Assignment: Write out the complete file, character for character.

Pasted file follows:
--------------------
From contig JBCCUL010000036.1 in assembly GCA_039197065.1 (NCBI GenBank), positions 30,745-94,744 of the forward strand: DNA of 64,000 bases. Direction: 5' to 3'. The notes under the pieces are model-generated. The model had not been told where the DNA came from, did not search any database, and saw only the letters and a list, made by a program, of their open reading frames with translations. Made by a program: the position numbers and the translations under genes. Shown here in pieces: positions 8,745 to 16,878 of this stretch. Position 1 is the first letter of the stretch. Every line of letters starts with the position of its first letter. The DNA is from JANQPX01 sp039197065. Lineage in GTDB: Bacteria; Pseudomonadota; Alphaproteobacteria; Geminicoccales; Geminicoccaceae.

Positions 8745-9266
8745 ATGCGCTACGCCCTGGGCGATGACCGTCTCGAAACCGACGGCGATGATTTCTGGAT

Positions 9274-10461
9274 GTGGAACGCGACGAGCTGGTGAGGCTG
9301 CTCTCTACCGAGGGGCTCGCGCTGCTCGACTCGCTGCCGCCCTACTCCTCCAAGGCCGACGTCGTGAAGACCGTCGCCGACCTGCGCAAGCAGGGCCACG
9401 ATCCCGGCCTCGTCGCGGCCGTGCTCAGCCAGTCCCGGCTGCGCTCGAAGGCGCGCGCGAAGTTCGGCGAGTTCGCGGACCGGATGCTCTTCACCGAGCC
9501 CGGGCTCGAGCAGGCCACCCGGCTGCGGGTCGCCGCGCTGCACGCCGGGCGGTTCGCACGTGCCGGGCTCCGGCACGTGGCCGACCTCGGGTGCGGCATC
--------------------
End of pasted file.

From contig JBCCUL010000036.1 in assembly GCA_039197065.1 (NCBI GenBank), positions 30,745-94,744 of the forward strand: DNA of 64,000 bases. Direction: 5' to 3'. The notes under the pieces are model-generated. The model had not been told where the DNA came from, did not search any database, and saw only the letters and a list, made by a program, of their open reading frames with translations. Made by a program: the position numbers and the translations under genes. Shown here in pieces: positions 8,745 to 16,878 of this stretch. Position 1 is the first letter of the stretch. Every line of letters starts with the position of its first letter. The DNA is from JANQPX01 sp039197065. Lineage in GTDB: Bacteria; Pseudomonadota; Alphaproteobacteria; Geminicoccales; Geminicoccaceae.

Positions 8745-9266
8745 ATGCGCTACGCCCTGGGCGATGACCGTCTCGAAACCGACGGCGATGATTTCTGGAT

Positions 9274-10461
9274 GTGGAACGCGACGAGCTGGTGAGGCTG
9301 CTCTCTACCGAGGGGCTCGCGCTGCTCGACTCGCTGCCGCCCTACTCCTCCAAGGCCGACGTCGTGAAGACCGTCGCCGACCTGCGCAAGCAGGGCCACG
9401 ATCCCGGCCTCGTCGCGGCCGTGCTCAGCCAGTCCCGGCTGCGCTCGAAGGCGCGCGCGAAGTTCGGCGAGTTCGCGGACCGGATGCTCTTCACCGAGCC
9501 CGGGCTCGAGCAGGCCACCCGGCTGCGGGTCGCCGCGCTGCACGCCGGGCGGTTCGCACGTGCCGGGCTCCGGCACGTGGCCGACCTCGGGTGCGGCATC